There is now a growing concern about climate change driving various species towards extinction worldwide. Now, a new study has found that climate change is endangering amphibian species worldwide and threatening 136 of 426 species in India.
An international team of researchers said that current and projected climate change effects are estimated to have led to 39% of status deteriorations since 2004, followed by habitat loss, which has affected around 37% of species in the same period, as reported by the Press Trust of India (PTI).
"Among the states with high amphibian diversity, Kerala has 178 species of which 84 are threatened, Tamil Nadu is next with 128 species of which 54 are threatened and Karnataka is in third place with 100 species of which 30 are threatened," study author Gururaja KV said in the PTI report.
In India, Western Ghats were among the regions with concentrations of threatened species, the study shows. Other regions included the Caribbean islands, Mesoamerica, the tropical Andes, the mountains and forests of western Cameroon and eastern Nigeria, Madagascar, and Sri Lanka. The findings, part of the second Global Amphibian Assessment, are based on the evaluation of 8,011 species for the International Union for Conservation of Nature (IUCN) Red List.
The landmark 2004 Global Amphibian Assessment (GAA1) showed that amphibians were the most threatened class of vertebrates worldwide, and has been widely used to guide and motivate amphibian conservation efforts, the study explains. It was published recently in the journal Nature.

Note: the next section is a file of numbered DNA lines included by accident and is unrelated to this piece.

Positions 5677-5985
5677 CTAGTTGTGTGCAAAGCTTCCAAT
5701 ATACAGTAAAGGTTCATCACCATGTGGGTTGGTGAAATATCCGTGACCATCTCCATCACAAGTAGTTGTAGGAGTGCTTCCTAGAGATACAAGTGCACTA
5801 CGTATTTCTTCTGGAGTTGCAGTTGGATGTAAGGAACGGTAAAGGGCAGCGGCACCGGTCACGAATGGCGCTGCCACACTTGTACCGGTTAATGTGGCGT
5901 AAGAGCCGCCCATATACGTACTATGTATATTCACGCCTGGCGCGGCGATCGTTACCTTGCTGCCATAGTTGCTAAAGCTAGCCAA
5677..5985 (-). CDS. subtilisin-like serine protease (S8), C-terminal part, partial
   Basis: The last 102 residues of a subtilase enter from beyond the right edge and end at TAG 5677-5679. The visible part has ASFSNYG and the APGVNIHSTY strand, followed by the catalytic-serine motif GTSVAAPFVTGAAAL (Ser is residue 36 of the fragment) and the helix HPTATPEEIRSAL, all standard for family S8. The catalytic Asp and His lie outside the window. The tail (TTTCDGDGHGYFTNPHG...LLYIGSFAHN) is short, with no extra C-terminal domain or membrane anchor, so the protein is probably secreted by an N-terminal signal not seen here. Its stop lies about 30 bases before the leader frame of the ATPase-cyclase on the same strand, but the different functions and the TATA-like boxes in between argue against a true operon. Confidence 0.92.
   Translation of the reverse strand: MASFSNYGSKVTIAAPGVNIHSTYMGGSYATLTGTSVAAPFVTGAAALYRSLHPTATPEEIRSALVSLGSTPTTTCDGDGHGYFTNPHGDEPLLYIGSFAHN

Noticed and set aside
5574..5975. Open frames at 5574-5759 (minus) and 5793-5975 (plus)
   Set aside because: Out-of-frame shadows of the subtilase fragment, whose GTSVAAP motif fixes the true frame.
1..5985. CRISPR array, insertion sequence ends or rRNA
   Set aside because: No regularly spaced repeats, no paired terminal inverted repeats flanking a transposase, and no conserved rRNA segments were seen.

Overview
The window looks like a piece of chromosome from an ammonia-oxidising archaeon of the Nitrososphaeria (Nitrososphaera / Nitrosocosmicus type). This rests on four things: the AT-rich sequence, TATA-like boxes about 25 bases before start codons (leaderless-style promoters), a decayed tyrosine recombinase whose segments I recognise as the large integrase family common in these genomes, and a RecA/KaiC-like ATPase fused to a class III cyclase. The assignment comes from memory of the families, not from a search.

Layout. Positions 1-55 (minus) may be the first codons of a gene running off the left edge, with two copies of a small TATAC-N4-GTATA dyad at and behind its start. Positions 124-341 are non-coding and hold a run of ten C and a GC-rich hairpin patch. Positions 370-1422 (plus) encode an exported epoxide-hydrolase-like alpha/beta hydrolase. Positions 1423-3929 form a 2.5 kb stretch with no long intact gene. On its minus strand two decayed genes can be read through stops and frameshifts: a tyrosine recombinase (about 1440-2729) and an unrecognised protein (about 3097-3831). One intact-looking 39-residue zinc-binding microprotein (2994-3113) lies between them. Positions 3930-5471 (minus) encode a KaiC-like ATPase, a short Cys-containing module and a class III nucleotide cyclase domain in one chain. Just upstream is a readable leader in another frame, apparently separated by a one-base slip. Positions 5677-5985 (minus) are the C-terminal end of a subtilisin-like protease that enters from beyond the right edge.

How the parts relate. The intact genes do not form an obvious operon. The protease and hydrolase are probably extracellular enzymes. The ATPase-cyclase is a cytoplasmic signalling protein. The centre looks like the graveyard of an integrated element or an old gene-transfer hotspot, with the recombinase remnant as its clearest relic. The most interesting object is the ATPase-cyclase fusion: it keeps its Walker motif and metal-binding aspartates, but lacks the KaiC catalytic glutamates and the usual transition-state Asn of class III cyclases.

For this study, the researchers examined the second Global Amphibian Assessment, which was completed in June 2022. It re-evaluated the species from the first assessment and increased the number of species assessed. The researchers found that the status of amphibians has continued to deteriorate and 40% of species studied are categorized as threatened. The primary driver has shifted from disease to climate change, the authors suggest.
"The results will strongly highlight how the national level priorities for species conservation need to be aligned to the change in the status of amphibians and the threats that impact amphibians. It should trigger consultations within countries on priorities and fundraising for amphibian conservation efforts," Karthikeyan Vasudevan, paper co-author and chief scientist at CSIR-Centre for Cellular and Molecular Biology, told PTI.
According to the study, documented amphibian extinctions continue to increase. There were 23 by 1980, an additional 10 by 2004 and four more by 2022, for a total of 37.
The authors have called for urgent investment and policy responses to address the decline and support the survival of amphibian species.
(With inputs from news agencies).